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The directing style of Woody in this one baffles me, he constantly cuts faces, shows only certain body parts and more than often there is no emphasis on the person who is speaking in the frame.

My favourite example is in the jewellery shop scene.

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Here we only see the jeweller's hand, only after some time do we get to see his face even then it is a abrupt close-up.

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Later, when Norton starts singing his face is partly visible et.

What could be the possible explanation for such weird directing style?

  • While @Chandler Bong's explanation was very enlightening I also saw a little quirk, sure sometimes people are off screen while they speak but when they do appear, they are not portrayed how a standard cinematographer would do. – Akshat Batra Sep 16 '16 at 11:28
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    I found a great explanation of this from the Wiki article on Gordon Willis, in that he talks about "visual relativity", saying: "I like going from light to dark, dark to light, big to small, small to big". – Akshat Batra Sep 16 '16 at 11:29
  • However note that Willis wasn't the cinematographer of this movie, his last movie with Allen was Purple Rose from Cairo. Although it's possible that the cinematographer of this movie was influenced by earlier Allen's movies (and Willis work) or that it was Allen's influence, also based on Willis work. – Chanandler Bong Sep 27 '16 at 13:35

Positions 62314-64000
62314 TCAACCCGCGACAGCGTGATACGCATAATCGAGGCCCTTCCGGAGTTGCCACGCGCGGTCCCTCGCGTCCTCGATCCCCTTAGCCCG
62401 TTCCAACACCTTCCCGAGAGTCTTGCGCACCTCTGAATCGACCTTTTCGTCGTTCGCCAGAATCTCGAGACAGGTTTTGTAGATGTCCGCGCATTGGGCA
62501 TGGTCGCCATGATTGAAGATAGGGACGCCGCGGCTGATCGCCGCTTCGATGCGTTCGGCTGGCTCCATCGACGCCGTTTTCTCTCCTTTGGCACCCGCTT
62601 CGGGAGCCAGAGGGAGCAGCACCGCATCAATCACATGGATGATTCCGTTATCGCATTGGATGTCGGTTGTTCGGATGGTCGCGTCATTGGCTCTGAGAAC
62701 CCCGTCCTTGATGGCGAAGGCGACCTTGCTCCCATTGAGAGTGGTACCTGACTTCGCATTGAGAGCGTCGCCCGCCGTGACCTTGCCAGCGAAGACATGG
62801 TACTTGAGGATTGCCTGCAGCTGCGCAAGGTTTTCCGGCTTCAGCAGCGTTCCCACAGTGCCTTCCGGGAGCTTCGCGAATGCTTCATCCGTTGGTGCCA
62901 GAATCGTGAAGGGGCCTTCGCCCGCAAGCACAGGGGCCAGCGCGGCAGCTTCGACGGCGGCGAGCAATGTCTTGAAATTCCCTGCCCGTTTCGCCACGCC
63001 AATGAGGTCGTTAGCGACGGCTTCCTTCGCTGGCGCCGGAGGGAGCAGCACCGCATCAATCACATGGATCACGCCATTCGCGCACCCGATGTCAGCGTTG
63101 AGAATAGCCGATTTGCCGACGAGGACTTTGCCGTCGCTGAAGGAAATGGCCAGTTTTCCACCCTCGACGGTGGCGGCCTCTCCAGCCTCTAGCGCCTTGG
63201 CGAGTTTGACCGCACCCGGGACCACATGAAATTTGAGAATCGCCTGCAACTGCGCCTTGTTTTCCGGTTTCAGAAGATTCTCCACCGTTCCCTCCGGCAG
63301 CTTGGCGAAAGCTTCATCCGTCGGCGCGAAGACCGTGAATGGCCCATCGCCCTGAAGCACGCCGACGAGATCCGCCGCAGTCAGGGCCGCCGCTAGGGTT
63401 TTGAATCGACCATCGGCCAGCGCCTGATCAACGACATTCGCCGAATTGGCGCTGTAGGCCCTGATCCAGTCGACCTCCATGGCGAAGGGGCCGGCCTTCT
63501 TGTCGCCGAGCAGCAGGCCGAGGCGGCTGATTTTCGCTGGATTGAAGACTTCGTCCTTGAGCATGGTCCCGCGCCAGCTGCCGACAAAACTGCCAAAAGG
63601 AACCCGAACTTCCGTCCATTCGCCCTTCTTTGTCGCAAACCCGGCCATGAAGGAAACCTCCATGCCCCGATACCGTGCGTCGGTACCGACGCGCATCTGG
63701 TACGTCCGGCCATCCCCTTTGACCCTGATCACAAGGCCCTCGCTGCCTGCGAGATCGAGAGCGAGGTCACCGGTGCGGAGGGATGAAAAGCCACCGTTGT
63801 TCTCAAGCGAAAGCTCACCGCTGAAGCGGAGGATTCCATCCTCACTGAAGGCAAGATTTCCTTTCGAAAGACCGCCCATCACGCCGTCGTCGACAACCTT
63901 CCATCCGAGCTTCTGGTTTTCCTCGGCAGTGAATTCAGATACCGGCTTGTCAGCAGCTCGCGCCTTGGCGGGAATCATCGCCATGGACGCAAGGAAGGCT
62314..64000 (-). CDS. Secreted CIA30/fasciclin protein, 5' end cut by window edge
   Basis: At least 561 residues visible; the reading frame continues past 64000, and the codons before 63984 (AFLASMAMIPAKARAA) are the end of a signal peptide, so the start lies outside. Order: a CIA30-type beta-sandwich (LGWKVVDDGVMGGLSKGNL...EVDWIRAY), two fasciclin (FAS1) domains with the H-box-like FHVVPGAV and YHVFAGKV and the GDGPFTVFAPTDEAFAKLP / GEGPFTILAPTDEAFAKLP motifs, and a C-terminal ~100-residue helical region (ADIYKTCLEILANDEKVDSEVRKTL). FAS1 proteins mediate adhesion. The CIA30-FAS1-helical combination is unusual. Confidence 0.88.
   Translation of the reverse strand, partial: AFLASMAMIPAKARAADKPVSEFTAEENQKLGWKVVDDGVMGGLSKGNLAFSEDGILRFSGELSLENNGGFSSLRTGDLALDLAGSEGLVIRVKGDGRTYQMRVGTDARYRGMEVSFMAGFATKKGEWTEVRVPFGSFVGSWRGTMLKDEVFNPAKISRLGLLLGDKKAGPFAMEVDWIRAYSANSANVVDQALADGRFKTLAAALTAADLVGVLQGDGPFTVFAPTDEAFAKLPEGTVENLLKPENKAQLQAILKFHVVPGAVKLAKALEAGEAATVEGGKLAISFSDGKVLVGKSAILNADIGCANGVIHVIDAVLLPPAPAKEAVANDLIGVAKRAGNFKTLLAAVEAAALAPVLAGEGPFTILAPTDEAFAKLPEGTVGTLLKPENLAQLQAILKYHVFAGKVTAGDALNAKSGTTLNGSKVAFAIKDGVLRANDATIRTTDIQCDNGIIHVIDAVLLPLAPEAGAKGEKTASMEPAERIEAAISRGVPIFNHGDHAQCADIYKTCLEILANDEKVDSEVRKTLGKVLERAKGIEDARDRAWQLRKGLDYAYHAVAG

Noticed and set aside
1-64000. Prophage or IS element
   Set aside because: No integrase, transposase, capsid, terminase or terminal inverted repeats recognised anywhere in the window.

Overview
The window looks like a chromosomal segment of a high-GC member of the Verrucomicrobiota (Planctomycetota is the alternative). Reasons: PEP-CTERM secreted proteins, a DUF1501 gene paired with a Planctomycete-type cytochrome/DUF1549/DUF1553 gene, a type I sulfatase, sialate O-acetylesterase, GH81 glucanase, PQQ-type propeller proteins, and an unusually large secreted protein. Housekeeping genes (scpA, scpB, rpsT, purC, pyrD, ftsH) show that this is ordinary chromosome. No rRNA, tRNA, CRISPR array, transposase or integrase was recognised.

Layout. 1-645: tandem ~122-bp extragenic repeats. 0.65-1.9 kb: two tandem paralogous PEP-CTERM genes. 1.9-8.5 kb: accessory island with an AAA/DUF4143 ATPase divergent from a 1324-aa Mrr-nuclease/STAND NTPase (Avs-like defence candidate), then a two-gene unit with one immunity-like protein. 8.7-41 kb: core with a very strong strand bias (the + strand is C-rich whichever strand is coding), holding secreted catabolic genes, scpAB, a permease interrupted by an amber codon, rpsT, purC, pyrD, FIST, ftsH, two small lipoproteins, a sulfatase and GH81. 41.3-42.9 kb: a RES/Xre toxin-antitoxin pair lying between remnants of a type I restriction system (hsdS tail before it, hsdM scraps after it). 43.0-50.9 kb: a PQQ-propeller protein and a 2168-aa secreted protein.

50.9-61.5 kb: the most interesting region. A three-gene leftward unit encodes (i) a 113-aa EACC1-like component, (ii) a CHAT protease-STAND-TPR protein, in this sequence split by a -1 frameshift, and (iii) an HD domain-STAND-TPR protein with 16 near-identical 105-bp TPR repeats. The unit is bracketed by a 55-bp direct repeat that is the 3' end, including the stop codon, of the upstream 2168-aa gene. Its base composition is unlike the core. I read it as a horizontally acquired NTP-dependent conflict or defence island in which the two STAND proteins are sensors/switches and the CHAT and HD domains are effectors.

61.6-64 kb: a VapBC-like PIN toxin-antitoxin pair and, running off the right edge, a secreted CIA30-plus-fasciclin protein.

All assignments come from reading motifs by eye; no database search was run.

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As explained in Jason Bailey’s book The Ultimate Woody Allen Film Companion Allen was developing his visual style gradually, establishing most of his “individual imprints” throughout late 70s and 80s. This framing style seems to be a slight variation of an idea of his Annie Hall cinematographer Gordon Willis:

Woody developed another of his “individual imprints” in Annie Hall—the surprisingly radical idea of a frame that actors move in and out of freely, rather than one that captures their every move. It occurred accidentally; while shooting one of the Alvy/Annie dialogue scenes, Allen went to Willis with a concern. “I said to Gordie, ‘Hey, if we shoot Keaton this way, I’m going to be offstage when I do my joke,’” he recalled. “And he said, ‘That’s okay, they can hear you.’” It was a simple realization for Woody, but revolutionary. (“In every movie there’s at least one scene where nobody’s on and there’s just talking,” he’s said. “I throw one in always in honor of Gordon.”)

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